Nelson Mandela, 84, may be the world’s most respected statesman. Sentenced to life in prison on desolate Robben Island in 1964 for advocating armed resistance to apartheid in South Africa, the African National Congress leader emerged in 1990 to lead his country in a transition to non-racial elections. As president, his priority was racial reconciliation; today South Africans of all races refer to him by his Xhosa clan honorific, Madiba. Mandela stepped down in 1999 after a single five-year term. He now heads two foundations focused on children. He met with Newsweek’s Tom Masland early Monday morning in his office in Houghton, a Johannesburg suburb, before flying to Limpopo Province to address traditional leaders on the country’s AIDS crisis. Excerpts:
NEWSWEEK: Why are you speaking out on Iraq? Do you want to mediate, as you tried to on the Mideast a couple of years ago? It seems you are reentering the fray now.
Nelson Mandela: If I am asked, by credible organizations, to mediate, I will consider that very seriously. But a situation of this nature does not need an individual, it needs an organization like the United Nations to mediate. We must understand the seriousness of this situation. The United States has made serious mistakes in the conduct of its foreign affairs, which have had unfortunate repercussions long after the decisions were taken.
Unqualified support of the Shah of Iran led directly to the Islamic revolution of 1979. Then the United States chose to arm and finance the [Islamic] mujahedin in Afghanistan instead of supporting and encouraging the moderate wing of the government of Afghanistan. That is what led to the Taliban in Afghanistan. But the most catastrophic action of the United States was to sabotage the decision that was painstakingly stitched together by the United Nations regarding the withdrawal of the Soviet Union from Afghanistan.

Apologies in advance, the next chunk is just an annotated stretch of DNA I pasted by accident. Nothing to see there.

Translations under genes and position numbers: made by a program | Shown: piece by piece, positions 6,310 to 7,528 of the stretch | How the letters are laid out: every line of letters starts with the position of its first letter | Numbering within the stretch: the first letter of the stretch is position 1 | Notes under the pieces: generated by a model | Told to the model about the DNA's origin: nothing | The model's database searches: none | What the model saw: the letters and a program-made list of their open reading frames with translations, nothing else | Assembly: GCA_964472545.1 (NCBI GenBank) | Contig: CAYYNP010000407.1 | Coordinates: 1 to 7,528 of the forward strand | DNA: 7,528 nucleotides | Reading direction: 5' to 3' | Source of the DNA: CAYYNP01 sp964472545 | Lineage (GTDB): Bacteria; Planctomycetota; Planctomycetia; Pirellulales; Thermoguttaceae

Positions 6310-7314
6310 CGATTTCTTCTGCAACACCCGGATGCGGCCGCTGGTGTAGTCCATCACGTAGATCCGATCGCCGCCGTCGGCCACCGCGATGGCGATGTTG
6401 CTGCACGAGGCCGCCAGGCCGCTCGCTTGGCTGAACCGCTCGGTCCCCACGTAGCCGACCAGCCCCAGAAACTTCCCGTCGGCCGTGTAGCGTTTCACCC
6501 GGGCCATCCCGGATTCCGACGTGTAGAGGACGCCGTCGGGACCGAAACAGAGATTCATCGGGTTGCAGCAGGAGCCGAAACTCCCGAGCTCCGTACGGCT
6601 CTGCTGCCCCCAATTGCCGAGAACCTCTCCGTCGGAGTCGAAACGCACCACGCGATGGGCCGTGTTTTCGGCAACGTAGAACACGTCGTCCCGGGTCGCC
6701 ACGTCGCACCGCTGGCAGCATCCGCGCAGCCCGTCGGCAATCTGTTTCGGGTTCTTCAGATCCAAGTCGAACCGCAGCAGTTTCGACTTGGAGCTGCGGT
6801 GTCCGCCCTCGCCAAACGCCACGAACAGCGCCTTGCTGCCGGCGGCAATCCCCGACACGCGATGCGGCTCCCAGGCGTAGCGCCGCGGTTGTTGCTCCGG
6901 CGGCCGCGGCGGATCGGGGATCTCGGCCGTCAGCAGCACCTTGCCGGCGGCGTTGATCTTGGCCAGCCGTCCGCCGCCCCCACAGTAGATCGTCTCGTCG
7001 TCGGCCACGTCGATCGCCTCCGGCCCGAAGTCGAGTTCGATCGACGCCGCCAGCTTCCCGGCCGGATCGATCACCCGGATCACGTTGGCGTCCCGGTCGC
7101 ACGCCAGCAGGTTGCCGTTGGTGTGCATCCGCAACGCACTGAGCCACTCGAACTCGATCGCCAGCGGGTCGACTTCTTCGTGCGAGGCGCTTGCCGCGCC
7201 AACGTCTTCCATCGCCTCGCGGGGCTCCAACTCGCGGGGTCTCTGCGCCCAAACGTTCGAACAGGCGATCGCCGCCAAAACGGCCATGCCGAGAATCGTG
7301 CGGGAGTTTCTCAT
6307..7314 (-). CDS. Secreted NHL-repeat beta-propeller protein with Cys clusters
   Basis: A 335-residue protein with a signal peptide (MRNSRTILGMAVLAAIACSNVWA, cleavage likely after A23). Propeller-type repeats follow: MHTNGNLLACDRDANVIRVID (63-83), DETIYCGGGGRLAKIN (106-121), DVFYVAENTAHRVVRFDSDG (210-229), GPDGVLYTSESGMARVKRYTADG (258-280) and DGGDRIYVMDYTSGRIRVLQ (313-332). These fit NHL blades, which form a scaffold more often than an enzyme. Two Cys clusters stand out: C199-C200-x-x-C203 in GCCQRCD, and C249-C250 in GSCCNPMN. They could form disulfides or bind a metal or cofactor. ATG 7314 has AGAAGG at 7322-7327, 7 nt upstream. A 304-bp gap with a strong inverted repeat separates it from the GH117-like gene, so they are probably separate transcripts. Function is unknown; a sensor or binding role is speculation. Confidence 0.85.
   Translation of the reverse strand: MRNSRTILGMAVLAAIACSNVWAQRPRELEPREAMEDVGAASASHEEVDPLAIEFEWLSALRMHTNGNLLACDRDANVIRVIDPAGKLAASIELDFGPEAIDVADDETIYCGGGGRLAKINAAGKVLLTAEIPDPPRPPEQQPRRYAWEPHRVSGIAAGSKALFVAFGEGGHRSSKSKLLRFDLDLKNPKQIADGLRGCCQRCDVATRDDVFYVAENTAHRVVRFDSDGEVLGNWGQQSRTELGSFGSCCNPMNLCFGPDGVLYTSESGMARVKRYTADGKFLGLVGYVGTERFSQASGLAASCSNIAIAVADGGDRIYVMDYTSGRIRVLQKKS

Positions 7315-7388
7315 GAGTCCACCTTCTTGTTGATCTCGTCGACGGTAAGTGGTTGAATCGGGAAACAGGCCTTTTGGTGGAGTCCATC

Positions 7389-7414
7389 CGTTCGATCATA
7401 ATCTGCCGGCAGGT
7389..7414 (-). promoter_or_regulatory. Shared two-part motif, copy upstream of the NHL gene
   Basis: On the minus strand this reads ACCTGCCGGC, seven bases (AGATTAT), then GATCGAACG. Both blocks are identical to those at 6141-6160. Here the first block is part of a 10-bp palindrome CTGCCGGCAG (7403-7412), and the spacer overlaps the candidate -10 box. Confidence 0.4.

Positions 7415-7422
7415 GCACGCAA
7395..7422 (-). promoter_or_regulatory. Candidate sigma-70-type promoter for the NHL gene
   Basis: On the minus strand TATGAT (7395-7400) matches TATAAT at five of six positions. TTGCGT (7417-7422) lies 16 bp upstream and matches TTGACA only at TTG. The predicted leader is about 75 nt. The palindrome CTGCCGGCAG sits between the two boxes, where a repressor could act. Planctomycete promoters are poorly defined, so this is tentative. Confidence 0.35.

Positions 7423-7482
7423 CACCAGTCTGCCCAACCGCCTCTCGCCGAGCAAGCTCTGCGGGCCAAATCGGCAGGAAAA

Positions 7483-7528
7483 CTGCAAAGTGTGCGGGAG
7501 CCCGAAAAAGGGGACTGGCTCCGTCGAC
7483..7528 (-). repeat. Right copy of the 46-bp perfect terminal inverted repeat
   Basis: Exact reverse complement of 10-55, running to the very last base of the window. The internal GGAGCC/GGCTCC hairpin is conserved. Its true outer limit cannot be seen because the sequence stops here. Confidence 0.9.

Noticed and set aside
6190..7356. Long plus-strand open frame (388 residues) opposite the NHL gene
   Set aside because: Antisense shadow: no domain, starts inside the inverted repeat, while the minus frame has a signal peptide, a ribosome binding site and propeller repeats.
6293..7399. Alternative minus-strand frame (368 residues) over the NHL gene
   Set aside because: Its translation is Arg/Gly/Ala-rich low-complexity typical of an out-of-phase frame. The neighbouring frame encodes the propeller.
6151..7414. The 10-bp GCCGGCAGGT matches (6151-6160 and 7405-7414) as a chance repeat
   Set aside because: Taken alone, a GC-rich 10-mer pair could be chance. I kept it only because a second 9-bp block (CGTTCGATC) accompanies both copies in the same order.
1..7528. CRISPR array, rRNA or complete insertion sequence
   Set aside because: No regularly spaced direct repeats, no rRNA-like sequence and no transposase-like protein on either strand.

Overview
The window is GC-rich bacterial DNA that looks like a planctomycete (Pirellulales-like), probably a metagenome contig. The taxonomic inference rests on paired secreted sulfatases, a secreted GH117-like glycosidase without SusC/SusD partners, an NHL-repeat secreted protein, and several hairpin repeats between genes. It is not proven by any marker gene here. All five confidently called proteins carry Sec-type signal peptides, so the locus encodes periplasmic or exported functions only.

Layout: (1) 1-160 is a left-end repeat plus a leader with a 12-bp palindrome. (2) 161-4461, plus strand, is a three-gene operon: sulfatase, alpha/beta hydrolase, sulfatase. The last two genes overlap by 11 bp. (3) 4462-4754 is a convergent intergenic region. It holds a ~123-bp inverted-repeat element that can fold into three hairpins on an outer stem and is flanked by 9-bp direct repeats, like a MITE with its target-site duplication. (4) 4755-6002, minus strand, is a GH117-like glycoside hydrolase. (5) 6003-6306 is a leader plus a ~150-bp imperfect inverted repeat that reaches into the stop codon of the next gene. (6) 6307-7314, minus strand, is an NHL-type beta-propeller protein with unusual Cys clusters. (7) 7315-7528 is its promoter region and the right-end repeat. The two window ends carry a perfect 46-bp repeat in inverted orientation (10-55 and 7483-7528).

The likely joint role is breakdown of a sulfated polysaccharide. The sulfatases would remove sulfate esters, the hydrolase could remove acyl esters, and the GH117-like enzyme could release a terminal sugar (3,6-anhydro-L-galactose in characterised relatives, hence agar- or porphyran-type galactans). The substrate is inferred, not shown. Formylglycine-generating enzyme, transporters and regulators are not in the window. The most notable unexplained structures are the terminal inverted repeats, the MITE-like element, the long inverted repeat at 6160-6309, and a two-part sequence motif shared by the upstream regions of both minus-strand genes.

If you look at those matters, you will come to the conclusion that the attitude of the United States of America is a threat to world peace. Because what [America] is saying is that if you are afraid of a veto in the Security Council, you can go outside and take action and violate the sovereignty of other countries. That is the message they are sending to the world.
That must be condemned in the strongest terms. And you will notice that France, Germany Russia, China are against this decision. It is clearly a decision that is motivated by George W. Bush’s desire to please the arms and oil industries in the United States of America. If you look at those factors, you’ll see that an individual like myself, a man who has lost power and influence, can never be a suitable mediator.
Full story at: Newsweek
Mandela’s sharp statements rarely cited in mainstream media
As the world remembers Nelson Mandela’s legacy as South Africa’s first black president and anti-apartheid icon, he was also deeply skeptical of American power, the Iraq invasion, and was a key supporter of the Palestinian Liberation Organization.